But not mine.

In fact, what sticks out from the soldier’s coat pocket changes entirely the meaning of power of the print! Oh, dear…

So here is the mystery: why does the print I now own (and hanging at the end of the hallway) have an out-of-pocket experience whereas most others do not? Is my print a forgery?

A further close up showing something protruding from the

A further close up showing something protruding from the “soldiers” jacket, a document in fact with an intriguing title.

In an obscure book of 1891, I finally found a partial answer to the riddle. According to its author, Austin Dobson, there were three print runs of the The Polling. The first appeared on the 20th of February in 1758. Each print run, though, was slightly different. The first is “without the writing,” the second added a “title and publication line” and “is dedicated to Sir Edward Walpole.” And lo and behold, it was the third print run “where the words “Militia Bill” appear on the coat of the maimed elector.”[2]  It appears that my wife purchased the 3rd edition of The Polling.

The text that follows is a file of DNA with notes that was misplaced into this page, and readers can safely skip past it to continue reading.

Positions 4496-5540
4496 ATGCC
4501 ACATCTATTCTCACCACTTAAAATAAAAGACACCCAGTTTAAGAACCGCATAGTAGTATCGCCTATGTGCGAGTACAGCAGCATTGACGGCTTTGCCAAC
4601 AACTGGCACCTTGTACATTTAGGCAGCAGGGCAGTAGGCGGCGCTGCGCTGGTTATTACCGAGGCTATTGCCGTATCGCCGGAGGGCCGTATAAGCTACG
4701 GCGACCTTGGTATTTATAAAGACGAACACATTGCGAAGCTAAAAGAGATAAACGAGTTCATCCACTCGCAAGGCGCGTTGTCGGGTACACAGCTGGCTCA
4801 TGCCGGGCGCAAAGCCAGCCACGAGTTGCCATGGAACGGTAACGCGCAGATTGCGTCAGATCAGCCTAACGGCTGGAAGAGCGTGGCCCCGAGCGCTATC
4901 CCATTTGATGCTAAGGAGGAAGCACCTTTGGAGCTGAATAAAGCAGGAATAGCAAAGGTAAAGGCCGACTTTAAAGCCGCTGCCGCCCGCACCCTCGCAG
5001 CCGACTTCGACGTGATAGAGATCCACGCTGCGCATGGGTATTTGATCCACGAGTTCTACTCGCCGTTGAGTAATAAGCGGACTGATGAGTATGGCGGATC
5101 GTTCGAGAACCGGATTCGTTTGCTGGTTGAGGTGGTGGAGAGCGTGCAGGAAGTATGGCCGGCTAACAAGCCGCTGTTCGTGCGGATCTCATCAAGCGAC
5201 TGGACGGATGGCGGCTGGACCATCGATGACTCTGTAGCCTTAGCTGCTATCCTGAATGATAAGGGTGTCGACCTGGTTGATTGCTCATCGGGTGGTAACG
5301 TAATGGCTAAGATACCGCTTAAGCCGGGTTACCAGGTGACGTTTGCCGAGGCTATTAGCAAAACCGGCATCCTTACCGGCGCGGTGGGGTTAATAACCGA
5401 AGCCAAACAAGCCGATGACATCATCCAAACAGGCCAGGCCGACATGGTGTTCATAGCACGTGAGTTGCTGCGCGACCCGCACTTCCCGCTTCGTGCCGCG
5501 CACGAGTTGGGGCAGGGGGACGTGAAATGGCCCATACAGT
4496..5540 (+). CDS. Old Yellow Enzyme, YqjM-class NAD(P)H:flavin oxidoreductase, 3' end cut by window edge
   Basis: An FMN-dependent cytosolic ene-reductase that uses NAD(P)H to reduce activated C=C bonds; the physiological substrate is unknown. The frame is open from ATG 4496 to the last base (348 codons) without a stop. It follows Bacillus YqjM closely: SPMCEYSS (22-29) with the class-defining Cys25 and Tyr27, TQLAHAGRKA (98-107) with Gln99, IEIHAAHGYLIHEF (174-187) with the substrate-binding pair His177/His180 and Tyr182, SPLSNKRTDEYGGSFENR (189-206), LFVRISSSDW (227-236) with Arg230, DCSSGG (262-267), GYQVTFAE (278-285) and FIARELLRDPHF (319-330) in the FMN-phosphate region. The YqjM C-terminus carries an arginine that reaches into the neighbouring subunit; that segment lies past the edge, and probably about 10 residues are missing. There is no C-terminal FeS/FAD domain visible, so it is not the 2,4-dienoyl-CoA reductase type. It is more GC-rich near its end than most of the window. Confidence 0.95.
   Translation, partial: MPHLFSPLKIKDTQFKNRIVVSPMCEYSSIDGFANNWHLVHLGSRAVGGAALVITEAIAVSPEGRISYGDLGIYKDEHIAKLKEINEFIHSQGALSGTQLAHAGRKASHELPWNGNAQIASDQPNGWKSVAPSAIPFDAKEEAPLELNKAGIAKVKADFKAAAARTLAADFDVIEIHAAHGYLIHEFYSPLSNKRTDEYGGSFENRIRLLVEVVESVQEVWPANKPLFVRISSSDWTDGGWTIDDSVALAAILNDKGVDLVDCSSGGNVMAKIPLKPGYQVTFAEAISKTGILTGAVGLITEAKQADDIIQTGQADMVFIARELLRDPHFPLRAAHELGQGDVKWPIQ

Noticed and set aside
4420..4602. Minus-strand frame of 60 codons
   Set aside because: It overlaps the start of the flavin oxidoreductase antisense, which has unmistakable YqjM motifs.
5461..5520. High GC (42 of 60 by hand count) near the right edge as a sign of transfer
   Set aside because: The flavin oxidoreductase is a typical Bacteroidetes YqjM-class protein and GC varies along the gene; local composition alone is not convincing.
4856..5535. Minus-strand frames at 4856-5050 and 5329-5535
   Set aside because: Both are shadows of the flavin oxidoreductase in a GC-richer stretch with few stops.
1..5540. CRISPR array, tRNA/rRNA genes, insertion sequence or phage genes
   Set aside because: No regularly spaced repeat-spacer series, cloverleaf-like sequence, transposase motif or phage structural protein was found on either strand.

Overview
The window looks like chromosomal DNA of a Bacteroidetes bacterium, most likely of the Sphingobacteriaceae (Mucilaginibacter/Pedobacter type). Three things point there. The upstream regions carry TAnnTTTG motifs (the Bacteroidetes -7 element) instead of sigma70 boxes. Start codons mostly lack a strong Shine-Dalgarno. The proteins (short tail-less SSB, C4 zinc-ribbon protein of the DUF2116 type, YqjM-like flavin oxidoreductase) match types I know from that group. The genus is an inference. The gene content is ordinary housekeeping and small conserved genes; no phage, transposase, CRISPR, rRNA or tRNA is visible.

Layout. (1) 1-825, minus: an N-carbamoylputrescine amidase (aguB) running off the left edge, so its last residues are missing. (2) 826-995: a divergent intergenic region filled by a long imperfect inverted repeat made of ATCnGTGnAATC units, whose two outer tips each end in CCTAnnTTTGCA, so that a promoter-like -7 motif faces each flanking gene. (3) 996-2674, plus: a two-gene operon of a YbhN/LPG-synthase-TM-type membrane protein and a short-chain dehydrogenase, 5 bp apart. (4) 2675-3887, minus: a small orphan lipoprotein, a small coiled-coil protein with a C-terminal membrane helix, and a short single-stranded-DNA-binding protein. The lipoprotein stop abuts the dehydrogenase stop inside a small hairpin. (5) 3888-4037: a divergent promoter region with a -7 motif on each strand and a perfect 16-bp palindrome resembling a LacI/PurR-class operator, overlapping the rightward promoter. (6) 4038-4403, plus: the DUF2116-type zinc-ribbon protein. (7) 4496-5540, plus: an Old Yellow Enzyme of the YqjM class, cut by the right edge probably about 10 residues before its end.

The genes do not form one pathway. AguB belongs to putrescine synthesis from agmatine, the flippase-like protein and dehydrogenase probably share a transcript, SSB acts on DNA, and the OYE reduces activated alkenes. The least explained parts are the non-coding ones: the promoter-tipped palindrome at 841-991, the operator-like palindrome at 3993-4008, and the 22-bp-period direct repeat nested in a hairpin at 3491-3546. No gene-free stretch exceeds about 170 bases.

But by adding the words “Militia Bill” to the print run, the messaging Hogarth intended changes. The lack of a red jacket suddenly renders this voter unidentifiable. Only by the words “Militia Bill” can we take a stab at the identity of the disabled elector: let’s see… “Militia Bill” sticking out of his jacket pocket… no hands… peg-legged… he must be … a Militia man!

With this added pocketed document, we now have a serious historical telling beyond what William Hogarth may have thought prudent.

It certainly is scandalous.

You see, in the 1754 election, tensions were beginning to rise between France and Britain. In fact, in colonial America, blows between the two nations had already taken place at the periphery (think George Washington losing at Fort Necessity). This would soon become the Seven Years’ War. Thus, some politicians in England ran on the patriot strand of raising a militia to defend England from a possible French invasion. England’s king, however, George II (born and raised in Hanover, Germany), was determined to defend England with hired Hessian troops.